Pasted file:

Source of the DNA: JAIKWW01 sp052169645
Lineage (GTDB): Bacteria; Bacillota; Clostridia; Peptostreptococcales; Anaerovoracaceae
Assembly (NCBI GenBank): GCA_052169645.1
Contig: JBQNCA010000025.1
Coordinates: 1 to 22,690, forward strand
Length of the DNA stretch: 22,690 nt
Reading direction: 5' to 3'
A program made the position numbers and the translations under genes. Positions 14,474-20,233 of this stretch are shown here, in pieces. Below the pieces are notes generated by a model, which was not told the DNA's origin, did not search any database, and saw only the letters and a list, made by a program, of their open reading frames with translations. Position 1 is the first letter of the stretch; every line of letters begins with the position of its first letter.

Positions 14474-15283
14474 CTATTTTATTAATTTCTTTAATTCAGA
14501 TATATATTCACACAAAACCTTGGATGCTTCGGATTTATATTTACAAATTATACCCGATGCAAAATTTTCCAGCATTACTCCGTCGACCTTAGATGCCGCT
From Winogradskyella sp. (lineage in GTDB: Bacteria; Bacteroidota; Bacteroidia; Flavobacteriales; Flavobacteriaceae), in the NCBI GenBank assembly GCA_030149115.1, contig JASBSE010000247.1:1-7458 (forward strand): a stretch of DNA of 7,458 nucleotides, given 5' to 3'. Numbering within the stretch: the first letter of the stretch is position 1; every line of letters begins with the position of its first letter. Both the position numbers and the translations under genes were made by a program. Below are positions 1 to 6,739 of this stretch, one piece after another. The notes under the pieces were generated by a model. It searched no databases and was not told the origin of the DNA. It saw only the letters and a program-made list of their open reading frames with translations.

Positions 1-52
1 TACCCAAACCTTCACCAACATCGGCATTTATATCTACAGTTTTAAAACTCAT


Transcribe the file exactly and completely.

Source of the DNA: JAIKWW01 sp052169645
Lineage (GTDB): Bacteria; Bacillota; Clostridia; Peptostreptococcales; Anaerovoracaceae
Assembly (NCBI GenBank): GCA_052169645.1
Contig: JBQNCA010000025.1
Coordinates: 1 to 22,690, forward strand
Length of the DNA stretch: 22,690 nt
Reading direction: 5' to 3'
A program made the position numbers and the translations under genes. Positions 14,474-20,233 of this stretch are shown here, in pieces. Below the pieces are notes generated by a model, which was not told the DNA's origin, did not search any database, and saw only the letters and a list, made by a program, of their open reading frames with translations. Position 1 is the first letter of the stretch; every line of letters begins with the position of its first letter.

Positions 14474-15283
14474 CTATTTTATTAATTTCTTTAATTCAGA
14501 TATATATTCACACAAAACCTTGGATGCTTCGGATTTATATTTACAAATTATACCCGATGCAAAATTTTCCAGCATTACTCCGTCGACCTTAGATGCCGCT
From Winogradskyella sp. (lineage in GTDB: Bacteria; Bacteroidota; Bacteroidia; Flavobacteriales; Flavobacteriaceae), in the NCBI GenBank assembly GCA_030149115.1, contig JASBSE010000247.1:1-7458 (forward strand): a stretch of DNA of 7,458 nucleotides, given 5' to 3'. Numbering within the stretch: the first letter of the stretch is position 1; every line of letters begins with the position of its first letter. Both the position numbers and the translations under genes were made by a program. Below are positions 1 to 6,739 of this stretch, one piece after another. The notes under the pieces were generated by a model. It searched no databases and was not told the origin of the DNA. It saw only the letters and a program-made list of their open reading frames with translations.

Positions 1-52
1 TACCCAAACCTTCACCAACATCGGCATTTATATCTACAGTTTTAAAACTCAT